It was at an evening dinner in August when we finally broached the subject. I began, “Daddy and I have listened to your stories about Africa, and they are very important to us. We know that had there been a doctor there, or someone to tell you about Jesus, your lives might have been very different. We are thinking about moving to Africa to help people there when they are sick or need Jesus. What do you think?”

Both kids faces fell in disappointment. The pain of their memories was written in furrowed brows and downcast glances.

Ken continued, “But we are not going to go there unless we go there as a family. We will not make you go. We all have to decide this is right for us. And we promise that while you are there, you will never go hungry. You will always have a home to live in. You will have toys, and books, and even video games. This is not the Africa you remember. This is Africa with our family.”

“I’d like for the two of you to think about it and pray about it. God speaks to you, just like He speaks to Daddy and I, and we want to know what He is telling you. That will help us know if we should go or not.”

“Should I pray right now?” Addie asked enthusiastically.

“You can pray anytime,” I giggled in return, “but I would like you to spend some time in your room after supper praying and asking God if moving to Africa is what we should do.”

To be honest, I was a little surprised by the kids’ reactions. I was expecting that they would be excited to go back to their homeland. But their faces said otherwise. Dinner ended much more quietly than it had begun.

A few hours later, I was working on a lecture in the living room when Addie came skipping by. “He said ‘yes’” she verbally tossed my way.

“Daddy said yes about what?” I inquired, not being clued in to the real subject at hand.

“I just got done praying in my room, and God said He wants us to move to Africa. And He wanted me to tell you.”

What Ken and I had wrestled with for months was settled in the mind of our 8 year old daughter in a matter of hours. What we had made complicated, Addie had made simple.

Luke 18: 16-17, NLT

“Then Jesus called for the children and said to the disciples, “Let the children come to me. Don’t stop them! For the Kingdom of God belongs to those who are like these children. I tell you the truth, anyone who doesn’t receive the Kingdom of God like a child will never enter it.’”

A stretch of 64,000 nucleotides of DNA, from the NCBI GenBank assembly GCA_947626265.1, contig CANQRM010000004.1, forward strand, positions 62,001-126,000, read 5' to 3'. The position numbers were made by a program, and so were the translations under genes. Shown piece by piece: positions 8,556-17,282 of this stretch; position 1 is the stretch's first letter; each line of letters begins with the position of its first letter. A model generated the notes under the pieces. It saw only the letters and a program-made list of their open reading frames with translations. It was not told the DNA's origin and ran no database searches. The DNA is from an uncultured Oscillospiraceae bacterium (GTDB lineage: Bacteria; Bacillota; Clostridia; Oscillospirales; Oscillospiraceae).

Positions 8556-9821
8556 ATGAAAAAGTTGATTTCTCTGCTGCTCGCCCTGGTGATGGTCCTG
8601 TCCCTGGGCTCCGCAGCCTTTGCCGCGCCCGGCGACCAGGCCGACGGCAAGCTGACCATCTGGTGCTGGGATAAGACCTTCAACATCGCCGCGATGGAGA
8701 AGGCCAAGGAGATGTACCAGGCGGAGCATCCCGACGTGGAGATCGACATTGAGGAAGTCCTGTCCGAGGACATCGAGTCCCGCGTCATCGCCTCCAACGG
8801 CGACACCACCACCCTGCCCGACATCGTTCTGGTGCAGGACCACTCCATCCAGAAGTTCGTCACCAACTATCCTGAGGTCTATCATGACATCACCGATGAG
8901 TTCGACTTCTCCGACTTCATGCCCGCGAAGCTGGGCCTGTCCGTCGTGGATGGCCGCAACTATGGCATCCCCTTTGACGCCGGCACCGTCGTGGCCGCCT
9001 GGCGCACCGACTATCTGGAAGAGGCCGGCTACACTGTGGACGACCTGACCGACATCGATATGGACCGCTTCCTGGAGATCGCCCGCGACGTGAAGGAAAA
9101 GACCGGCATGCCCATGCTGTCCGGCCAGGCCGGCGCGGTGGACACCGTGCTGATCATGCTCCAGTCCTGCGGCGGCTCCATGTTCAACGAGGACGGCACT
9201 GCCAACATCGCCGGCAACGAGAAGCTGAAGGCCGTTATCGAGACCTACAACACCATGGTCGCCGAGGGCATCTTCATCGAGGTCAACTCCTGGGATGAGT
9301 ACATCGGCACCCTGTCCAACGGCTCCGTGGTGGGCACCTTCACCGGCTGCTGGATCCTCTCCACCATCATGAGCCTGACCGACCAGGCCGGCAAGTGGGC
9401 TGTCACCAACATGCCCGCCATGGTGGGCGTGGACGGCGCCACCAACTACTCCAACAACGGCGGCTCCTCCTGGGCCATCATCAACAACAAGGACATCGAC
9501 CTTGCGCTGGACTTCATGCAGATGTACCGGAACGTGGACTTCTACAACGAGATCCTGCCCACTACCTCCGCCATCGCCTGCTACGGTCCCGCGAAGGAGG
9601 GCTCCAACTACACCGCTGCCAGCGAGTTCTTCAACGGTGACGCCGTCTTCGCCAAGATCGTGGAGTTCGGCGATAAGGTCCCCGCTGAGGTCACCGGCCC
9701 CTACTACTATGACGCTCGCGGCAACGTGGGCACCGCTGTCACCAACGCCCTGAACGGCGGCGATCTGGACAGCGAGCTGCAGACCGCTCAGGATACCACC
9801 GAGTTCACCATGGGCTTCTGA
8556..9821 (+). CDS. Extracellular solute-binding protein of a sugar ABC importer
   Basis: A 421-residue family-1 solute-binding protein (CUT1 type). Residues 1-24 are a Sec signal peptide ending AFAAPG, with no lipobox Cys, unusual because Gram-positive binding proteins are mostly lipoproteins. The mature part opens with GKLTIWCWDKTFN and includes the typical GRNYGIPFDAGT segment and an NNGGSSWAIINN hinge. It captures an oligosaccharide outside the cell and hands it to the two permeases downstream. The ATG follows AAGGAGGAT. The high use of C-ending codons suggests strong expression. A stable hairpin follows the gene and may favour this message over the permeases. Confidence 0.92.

We had Addie’s answer. We would have to wait much longer for Palmer.

Jewett (37)

Permission to Go or to Stay?

Our minds weren’t set, but they were open. In many different areas of our lives, we felt an increasing tug of our hearts toward Africa.

Henry Blackaby wrote in Experiencing God Day-By-Day, “Our Master commands us to ‘go.’ We need permission to stay!” Was God asking us to go long-term? Short-term? We needed help answering that question.

Ken and I both wanted to explore opportunities to serve The Wesleyan Church in Africa through their international ministry, Global Partners.

Early on August 6th, two months after our original conversation,  we participated in a Skype call with Bob Bagley, the Global Partners Area Director for Africa, to learn more about the areas of need in Africa, and how we might be able to fill those needs.

Immediately, I was impressed with how clearly and compassionately Bob understood our unique family dynamics, and the gifts that we bring. In order for Africa to be a good fit for our family, we would need:

  1. A place where Ken would have easy access to internet and transportation, so that he could help with the French-speaking churches of Africa, and with business management.
  2. A place where the kids could attend international school. Boarding school wouldn’t be a good option for our family, and homeschooling might limit our ability to build relationships, especially for our kids, who have already had to make new friends many times over in their short lives.
  3. A place where I would be able to find needs and be able to fill those in the medical field. Physician assistants are not able to practice medicine in all countries, so I cannot just move anywhere and use my skills in medicine.

In advance of our conversation that day, Bob had already thought through all of these complex issues for our family, and suggested the country of Ghana.

Ghana is an English-speaking country that has many international schools that could be excellent options for our kids. Though Ghana is a Christian country, the northern part of Ghana and its northern neighbor Burkina Faso are predominantly Muslim — and this is where the church is rapidly growing! There are many churches being planted in northern Ghana and in Burkina Faso whose pastors need mentoring, training, and encouragement.


Overall, Ghana also has a tremendous need for medical providers, with a ratio of one medical provider for every 10,000 people. In southern Ghana, there is even a clinic run by The Wesleyan Church. In northern Ghana there are fewer medical resources and the ratio is one physician for every 93,000 —  the needs are critical.

At the close of our conversation, Bob recommended two things: that we consider taking a vision trip to Ghana and Burkina Faso to see for ourselves what God is doing in Africa, and to begin to fill out our applications to become long-term missionaries.

As for the trip that we spoke of with Bob in August, we are leaving for that very vision trip this Friday, October 24th. Ken will be preaching and meeting with several of the new pastors in the area to encourage them, and I will be seeking opportunities for creating sustainable health practices in Ghana using networks of the local church to address medical needs. We are excited to see what God is doing in West Africa, and to explore how God might use our family in this part of His kingdom!

Things are just about to get very interesting.